Meet John Bratton Fennell, an experienced long-distance runner who is currently engaged in the most hazardous race of his life. While this is neither a contest nor a route he would have willingly chosen, Fennell has accepted the challenge and is determined to finish well. His earlier experiences running in the Boston, Chicago and New York marathons may have been good preparation for finishing this final race. Unlike those earlier, predictable runs, today, Fennell is running against a lethal, unpredictable disease: glioblastoma – otherwise known as brain cancer – and, so far, he is winning.
Until the winter of 2016, life had been good for Fennell. Highly successful in his career as CFO for Burroughs & Chapin Company, Inc., he thoroughly enjoyed the financial and social rewards that accompany hard work and disciplined living. A generous man, he also found ways to give back to his Myrtle Beach community as a member of Rotary and as a founder-mentor for the Myrtle Beach Track Club, a running program for area youth.
However, by March 2017, significant physical problems were becoming evident. They included progressively worsening headaches, mood swings and cognition problems. Then Fennell started stumbling when he ran, occasionally falling. When getting up became too difficult, he turned to doctors. It took only one MRI to identify the culprit – a malignant and aggressive grade IV tumor that had set up shop in his brain.
Glioblastomas are insidious invaders. As fluid builds around the growing tumor, the brain swells, causing increased pressure. In addition to nausea and severe headaches, patients can experience neurological and memory issues, as well as seizures. Treatment is tricky because different cells respond to different protocols. The first step is to surgically remove as much of the tumor as possible. For this procedure, Fennell travelled to MD Anderson Cancer Center in Houston, one of the largest highest-ranked cancer treatment centers in the country. MD Anderson is known for tackling the most difficult and aggressive forms of cancer and for its innovative treatment protocols that include pain and stress therapies, counseling support and educational training for lifestyle changes.
Removing the tumor and enduring six weeks of radiation and short-term chemotherapy were only the beginning of his battle. Already weakened, he would need to continue chemo for a year. But Fennell is not a quitter, and, although he was unsure of his future, he was not ready to surrender easily. Adopting MD Anderson’s philosophy of “Living a happier life can make treatment more effective and prevent recurrence once treatment has ended,” he was determined to become as happy and healthy as possible. To give his mind and body every advantage, Fennell quieted himself with meditation and spiritual discipline, started exercising six days a week, picked up running again and adjusted his diet. So far, his strategy is working.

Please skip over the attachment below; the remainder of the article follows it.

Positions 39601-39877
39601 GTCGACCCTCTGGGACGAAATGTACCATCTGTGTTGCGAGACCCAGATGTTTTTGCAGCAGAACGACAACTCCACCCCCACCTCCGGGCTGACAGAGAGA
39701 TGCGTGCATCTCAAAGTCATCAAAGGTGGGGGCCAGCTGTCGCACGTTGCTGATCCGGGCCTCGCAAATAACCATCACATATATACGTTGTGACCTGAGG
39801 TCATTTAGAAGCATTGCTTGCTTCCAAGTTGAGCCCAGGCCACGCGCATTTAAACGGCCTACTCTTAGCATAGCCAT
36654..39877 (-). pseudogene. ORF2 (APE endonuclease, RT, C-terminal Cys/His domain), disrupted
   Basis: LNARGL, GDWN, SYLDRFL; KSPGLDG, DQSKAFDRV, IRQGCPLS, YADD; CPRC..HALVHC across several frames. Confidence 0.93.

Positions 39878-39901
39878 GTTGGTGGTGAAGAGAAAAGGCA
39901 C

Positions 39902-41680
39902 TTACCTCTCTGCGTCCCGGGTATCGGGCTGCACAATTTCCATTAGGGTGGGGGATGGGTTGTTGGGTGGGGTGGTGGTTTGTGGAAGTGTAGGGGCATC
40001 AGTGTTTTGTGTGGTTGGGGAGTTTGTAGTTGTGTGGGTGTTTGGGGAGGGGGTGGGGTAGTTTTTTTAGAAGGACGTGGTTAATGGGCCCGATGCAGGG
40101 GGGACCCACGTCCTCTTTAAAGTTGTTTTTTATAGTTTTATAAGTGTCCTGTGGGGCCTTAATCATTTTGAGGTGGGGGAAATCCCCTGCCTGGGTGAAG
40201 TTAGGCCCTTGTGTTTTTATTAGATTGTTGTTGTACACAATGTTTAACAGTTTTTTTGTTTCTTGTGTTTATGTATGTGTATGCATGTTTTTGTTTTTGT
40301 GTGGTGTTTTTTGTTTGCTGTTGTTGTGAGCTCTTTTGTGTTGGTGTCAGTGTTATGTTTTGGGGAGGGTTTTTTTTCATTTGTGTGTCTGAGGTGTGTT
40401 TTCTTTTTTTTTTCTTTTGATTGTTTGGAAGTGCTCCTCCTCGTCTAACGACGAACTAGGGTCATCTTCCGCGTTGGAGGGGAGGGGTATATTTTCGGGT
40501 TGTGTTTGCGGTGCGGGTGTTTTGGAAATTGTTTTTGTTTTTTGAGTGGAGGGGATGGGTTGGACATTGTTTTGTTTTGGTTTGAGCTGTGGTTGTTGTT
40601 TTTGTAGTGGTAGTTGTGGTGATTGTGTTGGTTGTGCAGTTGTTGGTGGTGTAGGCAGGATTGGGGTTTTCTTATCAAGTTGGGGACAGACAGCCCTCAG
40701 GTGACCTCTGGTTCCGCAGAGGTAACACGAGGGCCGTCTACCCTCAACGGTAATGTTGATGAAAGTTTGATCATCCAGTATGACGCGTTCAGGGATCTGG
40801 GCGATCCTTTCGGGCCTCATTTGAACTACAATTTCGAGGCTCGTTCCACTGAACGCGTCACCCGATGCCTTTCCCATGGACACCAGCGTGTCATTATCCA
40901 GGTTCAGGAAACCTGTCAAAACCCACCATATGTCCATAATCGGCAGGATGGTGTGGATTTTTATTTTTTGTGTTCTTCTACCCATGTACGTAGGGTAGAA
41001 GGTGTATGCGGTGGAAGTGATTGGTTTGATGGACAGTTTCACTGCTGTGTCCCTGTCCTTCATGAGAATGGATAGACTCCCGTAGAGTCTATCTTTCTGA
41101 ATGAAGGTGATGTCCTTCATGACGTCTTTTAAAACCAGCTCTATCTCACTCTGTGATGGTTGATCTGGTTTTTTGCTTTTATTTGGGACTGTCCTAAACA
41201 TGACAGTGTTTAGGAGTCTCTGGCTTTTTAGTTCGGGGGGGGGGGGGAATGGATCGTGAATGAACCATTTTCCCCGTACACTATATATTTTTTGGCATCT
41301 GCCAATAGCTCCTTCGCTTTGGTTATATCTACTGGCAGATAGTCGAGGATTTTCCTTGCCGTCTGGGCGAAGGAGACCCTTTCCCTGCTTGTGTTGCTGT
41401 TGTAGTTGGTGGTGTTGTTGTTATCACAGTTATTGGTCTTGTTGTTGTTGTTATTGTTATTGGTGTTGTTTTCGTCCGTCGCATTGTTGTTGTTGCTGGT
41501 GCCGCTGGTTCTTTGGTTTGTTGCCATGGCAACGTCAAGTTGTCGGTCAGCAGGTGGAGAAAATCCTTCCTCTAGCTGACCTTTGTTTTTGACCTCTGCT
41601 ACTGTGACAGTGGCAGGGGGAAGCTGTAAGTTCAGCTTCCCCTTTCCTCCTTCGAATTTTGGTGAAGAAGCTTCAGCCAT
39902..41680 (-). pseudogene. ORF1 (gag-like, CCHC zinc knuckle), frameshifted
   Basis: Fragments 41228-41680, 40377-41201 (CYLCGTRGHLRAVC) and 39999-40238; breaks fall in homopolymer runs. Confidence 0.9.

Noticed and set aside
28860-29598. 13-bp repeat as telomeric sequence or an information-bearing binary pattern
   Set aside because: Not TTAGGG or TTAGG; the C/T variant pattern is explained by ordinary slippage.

Approximately four times a year, it is checkup time with Dr. David Cachia, associate professor of the Brain and Spine Tumor Program at the Medical University of South Carolina and a supporter of making positive lifestyle changes in the battle against cancer.
“Eating a healthy balanced diet can build back strength after treatment or surgery. Being physically active during and after cancer diagnosis helps reduce anxiety and fatigue,” Dr. Cachia said.
Today, Fennell is retired from his career and happily adjusting to his new home just a couple of blocks away from the Charleston harbor. He is closer to his family and some friends who have been strong supporters in his battle against glioblastoma. He continues to exercise religiously and maintains a strict therapeutic ketogenic diet. He still enjoys running and is planning a family trip to Montana as well as a visit to the remaining few states still on his bucket list.
The scenic photos and honest, positive reflections he regularly posts on his Facebook page have attracted many who are seeking encouragement in their own battles. They find comfort when he talks about peace. He prays for more than 100 people by name – their condition meticulously recorded on a spreadsheet – and checks on some of them daily. They respond in kind, creating an amazing network of encouragement that circles the globe.
After three years of checkups, Fennell remains cancer free; however, he is well aware that the numbers are against him. It is rare to survive five years beyond diagnosis, but Fennell chooses to think positively: “For me, life is not a sprint; it is a marathon to be lived one day at a time. You can still finish the race, one mile at a time. I am intent to enjoy this journey and to spend my time encouraging others who are traveling it with me.”
By Janet E. Perrigo